Short+Sweet Malaysia 2012: Theatre, Penang

I went to see SHORT+SWEET on Thursday night.

Here’s the description from their blog:

Short+Sweet is the biggest short play festival in the world. First produced at the Newtown Theatre in Sydney, Australia in 2002. This year happening in Kuala Lumpur AND Penang with a BRAND NEW category: STAND-UP COMEDY! The Festival will mark its 5th year in two most prestigious theatre establishment in the country, The Kuala Lumpur Performing Arts Centre –klpac and Performing Arts Centre of Penang (penangpac).

In KL there are to be 4 different categories but in Penang it’s just dance and theatre. I went to the latter show. There were 11 skits in all and here’s what I thought of them:

  • Echo
    Blind girl auditions for a part in a play.
    This would have been better if not for that actress. From the minute she began talking, I lost all sympathy for the character. Don’t know if it’s her natural accent, but to me it sounded so stiff and pretentious – kind of like “I’m trying very hard not to sound Malaysian here”. It was so grating. I just wanted her to shut up. (Ouch, that sounds so harsh… But it is, unfortunately, exactly what I thought.)
  • Away from   , away from    .
    “Behind every family, there’s politics and hardships. This is a play told from the perspective of a miner, a farmer and his son.” (says the description in the programme)
    It was ok. One actor played the three roles – essentially three monologues. I thought the actor did well as the farmer, but faltered more as the son and the miner.
  • Smart Phones Stupid People
    “An iPhone, a dangerous wild animal, and an opportunity not to be missed… What could possibly go wrong?”
    Way too manic, though I think the script itself was all right. The problem was the direction and the costume choices.
  • 我的家 (My Home)
    Two little girls play together in the way little children do – getting into fights one minute, but making up the next.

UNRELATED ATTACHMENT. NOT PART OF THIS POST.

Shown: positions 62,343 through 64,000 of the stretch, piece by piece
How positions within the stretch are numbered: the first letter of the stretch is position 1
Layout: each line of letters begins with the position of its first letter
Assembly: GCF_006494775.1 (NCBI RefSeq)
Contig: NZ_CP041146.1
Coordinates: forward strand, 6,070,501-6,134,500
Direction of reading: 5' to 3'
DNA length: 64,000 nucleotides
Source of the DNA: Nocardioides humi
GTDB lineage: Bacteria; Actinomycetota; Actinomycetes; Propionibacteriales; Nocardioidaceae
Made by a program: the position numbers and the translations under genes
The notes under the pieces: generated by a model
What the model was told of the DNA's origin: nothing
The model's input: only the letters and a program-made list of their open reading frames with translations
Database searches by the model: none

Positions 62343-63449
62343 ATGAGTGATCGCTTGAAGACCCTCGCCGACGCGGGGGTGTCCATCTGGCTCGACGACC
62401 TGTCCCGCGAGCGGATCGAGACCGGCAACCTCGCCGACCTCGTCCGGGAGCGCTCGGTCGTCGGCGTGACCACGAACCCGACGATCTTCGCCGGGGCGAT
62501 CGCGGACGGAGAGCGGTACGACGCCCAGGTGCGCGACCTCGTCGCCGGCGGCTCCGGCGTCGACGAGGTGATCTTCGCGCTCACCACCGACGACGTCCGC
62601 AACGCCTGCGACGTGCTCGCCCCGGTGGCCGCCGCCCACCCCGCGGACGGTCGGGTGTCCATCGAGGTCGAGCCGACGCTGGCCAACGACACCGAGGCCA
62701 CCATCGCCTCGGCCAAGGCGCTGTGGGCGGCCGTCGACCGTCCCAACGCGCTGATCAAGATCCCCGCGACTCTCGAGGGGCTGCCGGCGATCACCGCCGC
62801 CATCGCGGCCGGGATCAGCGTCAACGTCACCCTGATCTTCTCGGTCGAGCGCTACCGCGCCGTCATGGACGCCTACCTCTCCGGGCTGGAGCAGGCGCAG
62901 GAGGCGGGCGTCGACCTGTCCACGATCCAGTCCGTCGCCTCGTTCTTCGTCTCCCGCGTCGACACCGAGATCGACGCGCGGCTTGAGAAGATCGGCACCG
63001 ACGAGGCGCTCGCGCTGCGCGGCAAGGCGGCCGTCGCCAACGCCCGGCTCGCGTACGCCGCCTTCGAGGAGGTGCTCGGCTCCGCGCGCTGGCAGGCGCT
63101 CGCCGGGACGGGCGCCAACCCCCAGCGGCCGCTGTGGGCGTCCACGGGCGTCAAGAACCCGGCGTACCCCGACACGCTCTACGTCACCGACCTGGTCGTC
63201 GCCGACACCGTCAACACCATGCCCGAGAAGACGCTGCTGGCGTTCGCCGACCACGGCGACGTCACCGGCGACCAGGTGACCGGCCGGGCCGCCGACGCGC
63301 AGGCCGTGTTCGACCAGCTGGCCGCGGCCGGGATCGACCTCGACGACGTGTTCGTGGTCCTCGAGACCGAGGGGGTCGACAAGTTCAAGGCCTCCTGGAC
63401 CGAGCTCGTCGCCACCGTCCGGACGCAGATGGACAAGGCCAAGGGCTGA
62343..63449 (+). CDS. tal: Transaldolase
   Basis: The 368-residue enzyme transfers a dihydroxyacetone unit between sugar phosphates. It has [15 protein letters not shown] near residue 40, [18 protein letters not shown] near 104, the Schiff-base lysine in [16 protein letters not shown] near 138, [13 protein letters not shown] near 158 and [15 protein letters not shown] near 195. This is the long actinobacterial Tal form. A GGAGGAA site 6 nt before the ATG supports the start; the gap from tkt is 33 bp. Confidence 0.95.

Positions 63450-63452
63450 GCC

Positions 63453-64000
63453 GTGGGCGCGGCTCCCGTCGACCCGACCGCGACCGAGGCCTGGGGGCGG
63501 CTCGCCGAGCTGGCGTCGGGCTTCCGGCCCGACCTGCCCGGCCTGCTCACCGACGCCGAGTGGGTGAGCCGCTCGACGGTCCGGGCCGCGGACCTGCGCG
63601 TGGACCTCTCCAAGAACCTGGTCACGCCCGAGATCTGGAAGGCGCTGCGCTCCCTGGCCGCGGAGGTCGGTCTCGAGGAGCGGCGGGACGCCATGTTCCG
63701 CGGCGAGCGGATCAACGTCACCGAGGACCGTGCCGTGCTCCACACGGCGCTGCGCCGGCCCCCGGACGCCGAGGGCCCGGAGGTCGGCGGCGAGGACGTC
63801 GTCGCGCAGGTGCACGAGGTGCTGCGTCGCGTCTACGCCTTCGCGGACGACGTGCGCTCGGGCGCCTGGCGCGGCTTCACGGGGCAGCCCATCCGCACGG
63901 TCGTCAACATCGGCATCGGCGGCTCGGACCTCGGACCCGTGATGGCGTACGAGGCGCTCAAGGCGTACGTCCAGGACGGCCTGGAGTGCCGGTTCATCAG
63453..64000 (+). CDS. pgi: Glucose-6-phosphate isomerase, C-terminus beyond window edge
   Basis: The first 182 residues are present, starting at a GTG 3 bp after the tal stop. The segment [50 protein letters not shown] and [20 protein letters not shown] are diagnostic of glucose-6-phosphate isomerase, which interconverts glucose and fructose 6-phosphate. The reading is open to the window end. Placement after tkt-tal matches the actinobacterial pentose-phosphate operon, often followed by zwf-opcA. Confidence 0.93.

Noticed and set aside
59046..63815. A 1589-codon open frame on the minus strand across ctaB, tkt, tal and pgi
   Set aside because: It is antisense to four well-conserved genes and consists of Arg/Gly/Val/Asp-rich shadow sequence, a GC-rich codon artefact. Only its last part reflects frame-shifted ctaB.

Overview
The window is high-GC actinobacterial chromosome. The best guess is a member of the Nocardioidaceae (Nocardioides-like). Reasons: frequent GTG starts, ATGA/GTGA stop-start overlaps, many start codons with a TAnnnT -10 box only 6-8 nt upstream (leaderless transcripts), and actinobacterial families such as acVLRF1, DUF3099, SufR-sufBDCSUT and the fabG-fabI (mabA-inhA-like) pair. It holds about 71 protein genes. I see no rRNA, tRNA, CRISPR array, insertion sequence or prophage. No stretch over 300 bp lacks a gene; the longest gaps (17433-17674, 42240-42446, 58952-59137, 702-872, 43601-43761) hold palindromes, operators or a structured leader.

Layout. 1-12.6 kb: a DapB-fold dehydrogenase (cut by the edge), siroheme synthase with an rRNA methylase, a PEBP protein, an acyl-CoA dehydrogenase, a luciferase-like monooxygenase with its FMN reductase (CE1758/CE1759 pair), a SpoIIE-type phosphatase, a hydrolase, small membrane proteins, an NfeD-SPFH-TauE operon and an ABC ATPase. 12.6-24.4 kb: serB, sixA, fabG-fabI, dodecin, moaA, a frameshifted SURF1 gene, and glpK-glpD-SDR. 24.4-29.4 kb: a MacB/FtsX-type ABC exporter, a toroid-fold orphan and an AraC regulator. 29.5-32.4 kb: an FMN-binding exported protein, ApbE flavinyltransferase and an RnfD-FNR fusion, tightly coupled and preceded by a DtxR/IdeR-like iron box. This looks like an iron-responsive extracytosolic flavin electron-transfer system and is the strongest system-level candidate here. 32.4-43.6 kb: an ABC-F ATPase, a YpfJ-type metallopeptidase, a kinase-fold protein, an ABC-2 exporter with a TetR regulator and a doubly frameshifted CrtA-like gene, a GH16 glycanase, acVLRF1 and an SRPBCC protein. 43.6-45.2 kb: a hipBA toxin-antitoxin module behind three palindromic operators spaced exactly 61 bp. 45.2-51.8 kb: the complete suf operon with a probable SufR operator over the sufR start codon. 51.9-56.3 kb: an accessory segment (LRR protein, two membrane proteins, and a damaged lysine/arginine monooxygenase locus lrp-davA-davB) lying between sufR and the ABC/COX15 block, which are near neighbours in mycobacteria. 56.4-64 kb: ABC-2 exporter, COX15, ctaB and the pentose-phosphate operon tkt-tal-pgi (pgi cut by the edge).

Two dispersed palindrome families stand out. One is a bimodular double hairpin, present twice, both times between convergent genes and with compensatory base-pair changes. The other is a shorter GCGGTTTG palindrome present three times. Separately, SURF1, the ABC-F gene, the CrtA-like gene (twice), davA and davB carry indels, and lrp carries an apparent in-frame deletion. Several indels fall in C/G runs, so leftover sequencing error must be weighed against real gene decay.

Pretty good, all things considered. I didn’t much like all the screaming, but they were suppoesd to be little kids so I guess that was inevitable. Very well-acted though.
  • Love is a Four Letter Word
    “Nice Guy and Jerk engage in a battle of jokes and pickup lines to win over Nice Girl.”
    … I really don’t know what the point of this was?
  • We Were Made Fools
    “Migrant workers. Who are they? How did they get here? Why did they come here to clean up our dirt?”
    A good idea, but I felt it was a bit too long. And that dance at the beginning was a puzzle. I recognised the music as being “Dola Re Dola” from the film Devdas, but I’m not sure what the point of it really was. Was it to tell the audience that the two guys were supposed to be from India? If so, that was really unnecessary. The accents they used were enough.
  • The Martyr
    “Two people discussing life at the funeral of their abuser.”
    That description… didn’t seem to have anything to do with the actual skit. It turned out to be two guys rehearsing a script. I suppose the point of it at the end was that one guy was the “martyr” type – thinking that he’s sacrificing himself for everyone else and so on. Not too sure though. I was kind of confused by this too.
  • Confessions of Perfection.
    A teenager confesses that her perfect life really isn’t so perfect at all.
    Very good acting, but also very gloomy monologue with odd shifts of position around the stage.
  • Small Talk Really Stinks
    Two people meet on the train and small talk ensues.
    This got my vote for the Audience Choice Award. Brisk, easy to understand, humorous. The only one that I truly enjoyed watching.
  • Somnus
    A husband takes his insomniac wife for a holiday, hoping that she’ll get some sleep at last. Doesn’t happen.
    Not bad, but quite grim. The husband’s tenderness was quite convincing – when the audience collectively reacts the same way to a scene (“awwwww~”), you know you’ve hit the mark with both script and acting in that scene at least.
  • Drive All Night
    “After a quarrel with his wife, Sonny takes her car and drives all night to clear his head. He is confronted by a variety of radio programming which forces him to rethink his marriage.”
    It was okay. The three actors were quite young (they looked about high school age?), and the main guy was rather good-looking. hahaha

Overall it was a good effort. I thought the acting was in general far better than the scripts. I’m not fond of depressing stuff in general so having 8 that were on the really serious and/or grim side was not really to my liking. Of the non-grim ones, the first was too crazy, the second was pointless and the third was just right. So I only really liked Small Talk Really Stinks but I think it was clear that everyone worked really hard and it shows. Nice to see that there’s quite a bit of acting skill around. Now we just need to improve the writing and directing part.

Got anything to add or say? :D